Speaking as a man who recently underwent root canal surgery without anesthetic in a backstreet Vietnamese dental clinic I've developed a new-found appreciation for the importance of oral care. That mouthful of pearly whites is one of the few aspects of your health and appearance over which you have complete control. With enough care and attention there's no reason that you can't make it through life with a set of perfect teeth.
Most of us could stand to ratchet up our oral care. We all have bad habits, and we're all prone to bouts of laziness and inattention. So, to kick start your new dental regime here are four things you should be doing to keep your smile healthy and beautiful.
Throw Away Your Toothbrush...
... And buy yourself a nice, fresh one. Most of us are a little slack when it comes to regularly replacing our brushes, and with good reason. Unless you chew the bristles every morning your toothbrush should still look perfectly good for six months or more.
However, dentists recommend that we replace them every two to three months to prevent the spread of bacteria. Those bristles may look nice and fresh, but beneath the surface they're teeming with bacteria that grow in the moist spaces deep in the brush. To avoid transferring those nasty organisms straight back into your mouth you should replace your brush at least four times each year.
Brush with Baking Soda
Many brands of toothpaste now come with baking soda included, but if you want to go old school you can brush with pure baking soda or salt once a week to remove stains and whiten your teeth. This is doubly important if you're a smoker or like the occasional glass of red wine, as a once a week oral care treatment will help avoid those unsightly stains that tend to build up over time.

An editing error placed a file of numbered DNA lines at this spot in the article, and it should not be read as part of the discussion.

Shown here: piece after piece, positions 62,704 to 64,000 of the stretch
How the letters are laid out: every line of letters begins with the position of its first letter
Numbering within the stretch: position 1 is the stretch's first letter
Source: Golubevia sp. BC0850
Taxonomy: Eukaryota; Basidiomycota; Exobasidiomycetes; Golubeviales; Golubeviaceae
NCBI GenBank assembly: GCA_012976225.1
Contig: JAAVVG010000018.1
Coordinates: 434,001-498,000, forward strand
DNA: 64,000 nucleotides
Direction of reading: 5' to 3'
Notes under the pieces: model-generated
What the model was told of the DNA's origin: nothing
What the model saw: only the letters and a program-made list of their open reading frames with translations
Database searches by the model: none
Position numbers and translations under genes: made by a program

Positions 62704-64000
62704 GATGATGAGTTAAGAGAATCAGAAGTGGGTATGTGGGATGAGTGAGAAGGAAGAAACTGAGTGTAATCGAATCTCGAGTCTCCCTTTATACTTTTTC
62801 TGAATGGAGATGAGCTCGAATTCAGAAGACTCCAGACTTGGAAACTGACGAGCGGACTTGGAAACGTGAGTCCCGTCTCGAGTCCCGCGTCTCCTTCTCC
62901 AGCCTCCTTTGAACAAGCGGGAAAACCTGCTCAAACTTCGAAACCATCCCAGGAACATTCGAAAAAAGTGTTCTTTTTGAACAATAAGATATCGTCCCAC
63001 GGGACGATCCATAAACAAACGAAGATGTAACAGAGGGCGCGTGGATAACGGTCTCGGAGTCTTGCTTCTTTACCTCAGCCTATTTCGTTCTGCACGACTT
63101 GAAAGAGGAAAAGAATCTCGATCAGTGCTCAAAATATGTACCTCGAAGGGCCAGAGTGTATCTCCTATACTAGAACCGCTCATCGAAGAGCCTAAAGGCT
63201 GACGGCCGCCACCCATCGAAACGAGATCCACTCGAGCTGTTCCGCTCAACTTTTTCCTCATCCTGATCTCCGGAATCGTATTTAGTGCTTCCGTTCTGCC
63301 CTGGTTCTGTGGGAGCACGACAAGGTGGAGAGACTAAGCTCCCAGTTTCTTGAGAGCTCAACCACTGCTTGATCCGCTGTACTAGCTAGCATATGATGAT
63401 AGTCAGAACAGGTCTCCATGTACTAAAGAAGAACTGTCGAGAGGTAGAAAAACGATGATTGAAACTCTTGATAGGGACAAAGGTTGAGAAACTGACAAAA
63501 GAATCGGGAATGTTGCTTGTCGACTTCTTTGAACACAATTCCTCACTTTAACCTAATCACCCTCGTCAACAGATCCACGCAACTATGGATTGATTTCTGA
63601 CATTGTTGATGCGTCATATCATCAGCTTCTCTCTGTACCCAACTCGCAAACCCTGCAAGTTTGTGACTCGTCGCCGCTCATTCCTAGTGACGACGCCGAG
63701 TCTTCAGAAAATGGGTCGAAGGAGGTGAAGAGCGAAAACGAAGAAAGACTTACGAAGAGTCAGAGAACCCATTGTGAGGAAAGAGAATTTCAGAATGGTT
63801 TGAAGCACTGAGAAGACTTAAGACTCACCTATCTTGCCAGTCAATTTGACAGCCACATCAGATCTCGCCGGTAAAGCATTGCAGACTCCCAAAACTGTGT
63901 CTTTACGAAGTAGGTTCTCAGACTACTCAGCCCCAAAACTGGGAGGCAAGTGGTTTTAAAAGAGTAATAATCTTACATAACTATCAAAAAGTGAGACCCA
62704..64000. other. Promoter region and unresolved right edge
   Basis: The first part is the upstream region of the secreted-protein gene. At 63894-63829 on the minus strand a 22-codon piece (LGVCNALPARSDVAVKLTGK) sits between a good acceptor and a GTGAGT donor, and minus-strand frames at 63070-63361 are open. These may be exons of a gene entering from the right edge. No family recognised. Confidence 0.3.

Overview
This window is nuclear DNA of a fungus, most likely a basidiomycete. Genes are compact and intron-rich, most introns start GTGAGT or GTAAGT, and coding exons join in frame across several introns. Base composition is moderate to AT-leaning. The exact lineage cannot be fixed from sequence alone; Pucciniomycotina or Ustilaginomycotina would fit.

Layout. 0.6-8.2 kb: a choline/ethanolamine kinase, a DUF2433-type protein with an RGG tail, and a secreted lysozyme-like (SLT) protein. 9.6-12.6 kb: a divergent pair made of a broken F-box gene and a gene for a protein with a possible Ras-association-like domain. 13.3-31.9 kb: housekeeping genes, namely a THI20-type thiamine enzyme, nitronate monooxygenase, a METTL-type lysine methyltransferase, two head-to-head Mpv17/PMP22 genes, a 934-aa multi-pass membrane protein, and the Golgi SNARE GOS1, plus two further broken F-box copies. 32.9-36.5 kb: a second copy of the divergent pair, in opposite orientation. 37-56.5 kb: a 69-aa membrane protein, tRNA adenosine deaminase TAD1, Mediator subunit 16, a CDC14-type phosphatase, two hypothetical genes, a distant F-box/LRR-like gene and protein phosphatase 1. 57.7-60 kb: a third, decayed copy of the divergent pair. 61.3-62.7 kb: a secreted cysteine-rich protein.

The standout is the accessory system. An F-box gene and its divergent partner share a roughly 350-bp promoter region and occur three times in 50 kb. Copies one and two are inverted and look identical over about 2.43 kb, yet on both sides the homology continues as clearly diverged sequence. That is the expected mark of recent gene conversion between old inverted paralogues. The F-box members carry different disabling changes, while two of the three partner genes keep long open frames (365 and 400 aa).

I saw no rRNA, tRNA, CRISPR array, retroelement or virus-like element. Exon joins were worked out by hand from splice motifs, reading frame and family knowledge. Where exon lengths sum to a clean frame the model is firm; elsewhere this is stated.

Build Strategic Floss Reserves
Flossing is one of those things most of us do intermittently. If it's handy we'll use it, but we'll rarely go out of our way to hunt it down.
However, if you keep a supply of floss handy in several locations you'll never have a reason not to clear out troublesome food fragments from those hard to reach places. Simply keep a package in your bathroom, beside your bed, at your desk and in the car. How hard can it be if the floss is right there?
Stick to Your Schedule
It takes ten days for an activity to become habit forming. Once you've passed that barrier it no longer feels like a strain or nuisance to perform a particular activity. For the next ten days, then, you should brush your teeth last thing before bed and first thing in the morning.
We all know how important it is to keep our teeth clean, but all too often we fail to brush more than once a day (and if you forget to brush in the morning you need to seriously alter your habits). Brushing last thing at night will clear your teeth before your saliva production slows and they become a playground for cavity-forming plaque. It's the single most important thing you can change today to keep your teeth in great condition.